[Beowulf] [AMD64] Gentoo or Fedora

Ed Hill ed at eh3.com
Fri Aug 31 12:54:40 PDT 2007

On Fri, 31 Aug 2007 12:56:48 -0400 Larry Stewart wrote:
> For X86 archtectures, it actually makes a very noticable performance
> change (30%?) to use build switches that are appropriate for your
> machines, rather than the generic switches chosen by Red Had or
> Novell.

Before adding to this topic, I'd just like to say that I have nothing
against any of the "build-from-source" distros.  There is a wealth of
good information in, for instance, some of the Gentoo forums and I do
appreciate the effort that others have put into them.

Getting back to the topic, I often hear the "if you compile from
scratch with FOO optimizations/settings turned on, then you'll see BAR
improvement" where BAR is typically expressed as some very hazy value
or is merely stated as "a lot!" with overuse of the shift keys and no
benchmarks in sight.

So I'm calling "baloney".

Over the years, I've (re-)compiled a number of applications including
many different types of math/physics models and, when using the *same*
compiler with *typical* distro flags, I have yet to see appreciable
(that is, greater than 10%) improvements.  And when I say *typical*
please understand that the default compiler flags for many distros
(e.g., Fedora) are already "-O2 -march=...".

At the same time, I have routinely seen >10% differences (sometimes
much more) when using two or more different compilers on certain
architectures and/or codes (e.g., comparing different versions of GCC or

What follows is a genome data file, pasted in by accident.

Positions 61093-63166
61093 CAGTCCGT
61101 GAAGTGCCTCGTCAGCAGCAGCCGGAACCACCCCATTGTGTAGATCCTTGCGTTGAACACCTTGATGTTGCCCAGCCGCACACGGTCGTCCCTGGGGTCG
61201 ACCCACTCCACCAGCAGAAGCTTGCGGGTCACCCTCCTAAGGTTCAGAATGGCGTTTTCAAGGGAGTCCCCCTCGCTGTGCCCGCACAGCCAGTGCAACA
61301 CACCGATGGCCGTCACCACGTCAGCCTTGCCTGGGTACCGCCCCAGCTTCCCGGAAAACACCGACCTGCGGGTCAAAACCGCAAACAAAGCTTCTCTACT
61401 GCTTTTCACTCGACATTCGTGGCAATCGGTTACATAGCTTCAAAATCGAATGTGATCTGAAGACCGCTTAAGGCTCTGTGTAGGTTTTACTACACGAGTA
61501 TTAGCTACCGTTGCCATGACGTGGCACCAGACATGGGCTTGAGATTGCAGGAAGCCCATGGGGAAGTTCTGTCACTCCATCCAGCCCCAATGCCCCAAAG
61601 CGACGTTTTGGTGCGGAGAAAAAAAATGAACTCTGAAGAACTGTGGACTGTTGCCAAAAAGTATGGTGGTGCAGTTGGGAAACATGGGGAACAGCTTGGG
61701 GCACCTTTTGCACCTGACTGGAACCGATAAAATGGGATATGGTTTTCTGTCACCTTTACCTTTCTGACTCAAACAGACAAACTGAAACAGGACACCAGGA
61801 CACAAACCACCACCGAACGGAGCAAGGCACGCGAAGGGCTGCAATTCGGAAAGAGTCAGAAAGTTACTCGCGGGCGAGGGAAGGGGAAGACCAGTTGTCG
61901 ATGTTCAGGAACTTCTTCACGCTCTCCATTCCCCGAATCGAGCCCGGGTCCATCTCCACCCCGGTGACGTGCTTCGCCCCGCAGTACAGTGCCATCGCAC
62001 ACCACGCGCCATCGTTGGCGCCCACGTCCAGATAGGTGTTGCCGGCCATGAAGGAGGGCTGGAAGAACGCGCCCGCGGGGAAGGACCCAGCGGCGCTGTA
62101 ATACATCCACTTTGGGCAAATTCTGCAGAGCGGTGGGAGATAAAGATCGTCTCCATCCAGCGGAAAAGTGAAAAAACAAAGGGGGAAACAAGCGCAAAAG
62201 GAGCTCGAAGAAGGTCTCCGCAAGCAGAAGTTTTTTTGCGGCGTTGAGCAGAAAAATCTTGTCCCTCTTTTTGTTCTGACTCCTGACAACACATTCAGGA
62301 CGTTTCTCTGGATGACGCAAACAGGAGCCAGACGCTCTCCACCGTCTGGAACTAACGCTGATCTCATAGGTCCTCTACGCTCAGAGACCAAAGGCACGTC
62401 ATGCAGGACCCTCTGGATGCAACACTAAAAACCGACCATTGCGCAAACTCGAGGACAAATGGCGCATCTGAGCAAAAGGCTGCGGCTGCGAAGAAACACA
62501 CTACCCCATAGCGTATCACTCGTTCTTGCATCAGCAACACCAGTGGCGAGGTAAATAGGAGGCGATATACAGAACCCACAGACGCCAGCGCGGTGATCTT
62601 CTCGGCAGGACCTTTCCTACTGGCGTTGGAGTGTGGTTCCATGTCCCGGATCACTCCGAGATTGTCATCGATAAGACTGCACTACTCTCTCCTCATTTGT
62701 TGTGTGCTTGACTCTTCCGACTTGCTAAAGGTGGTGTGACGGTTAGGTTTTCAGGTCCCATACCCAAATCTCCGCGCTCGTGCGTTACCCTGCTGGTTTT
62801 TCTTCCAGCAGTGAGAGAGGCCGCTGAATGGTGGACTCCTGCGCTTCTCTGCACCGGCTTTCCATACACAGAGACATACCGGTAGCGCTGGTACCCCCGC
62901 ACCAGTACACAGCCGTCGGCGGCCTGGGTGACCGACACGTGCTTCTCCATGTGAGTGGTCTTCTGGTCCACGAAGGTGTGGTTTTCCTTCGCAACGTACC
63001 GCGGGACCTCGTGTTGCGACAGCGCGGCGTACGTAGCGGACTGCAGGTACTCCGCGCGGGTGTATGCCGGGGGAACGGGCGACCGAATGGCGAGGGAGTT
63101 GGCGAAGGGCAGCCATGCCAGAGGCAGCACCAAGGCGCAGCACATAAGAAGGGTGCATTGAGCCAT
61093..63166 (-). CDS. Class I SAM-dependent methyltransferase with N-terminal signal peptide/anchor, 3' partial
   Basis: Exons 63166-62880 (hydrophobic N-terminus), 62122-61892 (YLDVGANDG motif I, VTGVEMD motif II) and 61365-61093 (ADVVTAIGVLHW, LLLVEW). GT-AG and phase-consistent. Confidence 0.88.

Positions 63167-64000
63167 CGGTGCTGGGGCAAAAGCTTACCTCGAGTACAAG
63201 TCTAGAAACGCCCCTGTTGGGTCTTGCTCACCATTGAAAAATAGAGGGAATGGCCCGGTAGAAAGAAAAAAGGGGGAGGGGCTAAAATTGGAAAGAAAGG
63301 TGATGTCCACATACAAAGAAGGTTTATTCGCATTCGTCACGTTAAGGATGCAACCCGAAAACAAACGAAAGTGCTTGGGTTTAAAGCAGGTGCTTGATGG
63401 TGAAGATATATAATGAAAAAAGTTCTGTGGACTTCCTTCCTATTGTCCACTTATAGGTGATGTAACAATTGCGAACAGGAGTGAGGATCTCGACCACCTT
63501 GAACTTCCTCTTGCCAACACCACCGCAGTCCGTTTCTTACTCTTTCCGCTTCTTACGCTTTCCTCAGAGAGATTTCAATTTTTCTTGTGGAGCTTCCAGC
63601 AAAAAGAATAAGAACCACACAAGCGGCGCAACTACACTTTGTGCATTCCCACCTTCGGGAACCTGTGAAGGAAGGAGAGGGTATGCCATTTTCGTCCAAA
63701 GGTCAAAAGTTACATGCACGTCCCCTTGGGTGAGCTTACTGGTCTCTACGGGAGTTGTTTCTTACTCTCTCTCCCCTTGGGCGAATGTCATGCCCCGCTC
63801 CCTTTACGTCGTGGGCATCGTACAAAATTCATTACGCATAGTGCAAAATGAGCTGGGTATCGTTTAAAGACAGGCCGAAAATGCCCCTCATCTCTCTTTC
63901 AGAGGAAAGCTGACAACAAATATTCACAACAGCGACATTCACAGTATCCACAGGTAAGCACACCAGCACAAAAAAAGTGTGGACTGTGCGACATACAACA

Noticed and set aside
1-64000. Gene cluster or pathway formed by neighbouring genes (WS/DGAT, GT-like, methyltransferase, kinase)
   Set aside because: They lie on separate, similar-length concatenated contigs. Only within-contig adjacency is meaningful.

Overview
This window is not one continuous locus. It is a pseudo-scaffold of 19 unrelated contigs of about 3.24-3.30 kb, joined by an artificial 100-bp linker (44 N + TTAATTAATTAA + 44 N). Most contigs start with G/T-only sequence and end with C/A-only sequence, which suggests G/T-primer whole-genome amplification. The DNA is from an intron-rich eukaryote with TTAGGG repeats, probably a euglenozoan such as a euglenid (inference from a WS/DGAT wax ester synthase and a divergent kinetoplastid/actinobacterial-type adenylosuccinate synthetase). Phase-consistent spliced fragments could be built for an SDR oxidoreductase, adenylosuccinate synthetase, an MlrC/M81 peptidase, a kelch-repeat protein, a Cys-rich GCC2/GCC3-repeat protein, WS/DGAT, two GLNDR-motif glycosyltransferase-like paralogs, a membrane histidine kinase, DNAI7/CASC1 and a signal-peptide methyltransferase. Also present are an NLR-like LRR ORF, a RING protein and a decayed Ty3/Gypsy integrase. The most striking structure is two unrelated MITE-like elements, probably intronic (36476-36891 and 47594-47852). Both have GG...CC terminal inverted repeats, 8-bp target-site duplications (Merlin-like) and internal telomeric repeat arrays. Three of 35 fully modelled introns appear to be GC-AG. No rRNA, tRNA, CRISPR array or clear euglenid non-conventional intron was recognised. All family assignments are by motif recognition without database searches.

one version of GCC vs. an Intel compiler).  And so have many others:


Yet we don't see folks building distros using, say, the PGI or Intel
or PathScale compilers.  If someone is actually doing that (and it
works), then please speak up...

So why are these rumors (that is, the advantage of from-source vs.
pre-built distros) so persistent when its so hard to find any
reputable evidence?

I have a theory.  Call me a cynical BOFH, but I think a lot of folks
get very excited about the prospect of "tweaking" things.  They want to
believe that going from -O2 to -O3 will be a big difference because,
well, theirs goes to "11".  And they are not interested in rational/
repeatable measurements which will, I'll wager, likely show that their
additional compile times (and effort) will never be won back by the
amortized effect of such minuscule gains.

But maybe I'm just turning into a cynical old man.  Maybe I should
abandon rational thought and concentrate on having fun pimping my
ride.  :-)


ps - Please, if you are going to take issue with this post then 
     by all means bring with you some actual benchmark numbers 
     that we can reproduce on our laptops and desktops.  Bonus
     points if you can write a script that does a semi-decent 
     job of automating such a benchmark.

Edward H. Hill III, PhD  |  ed at eh3.com  |  http://eh3.com/
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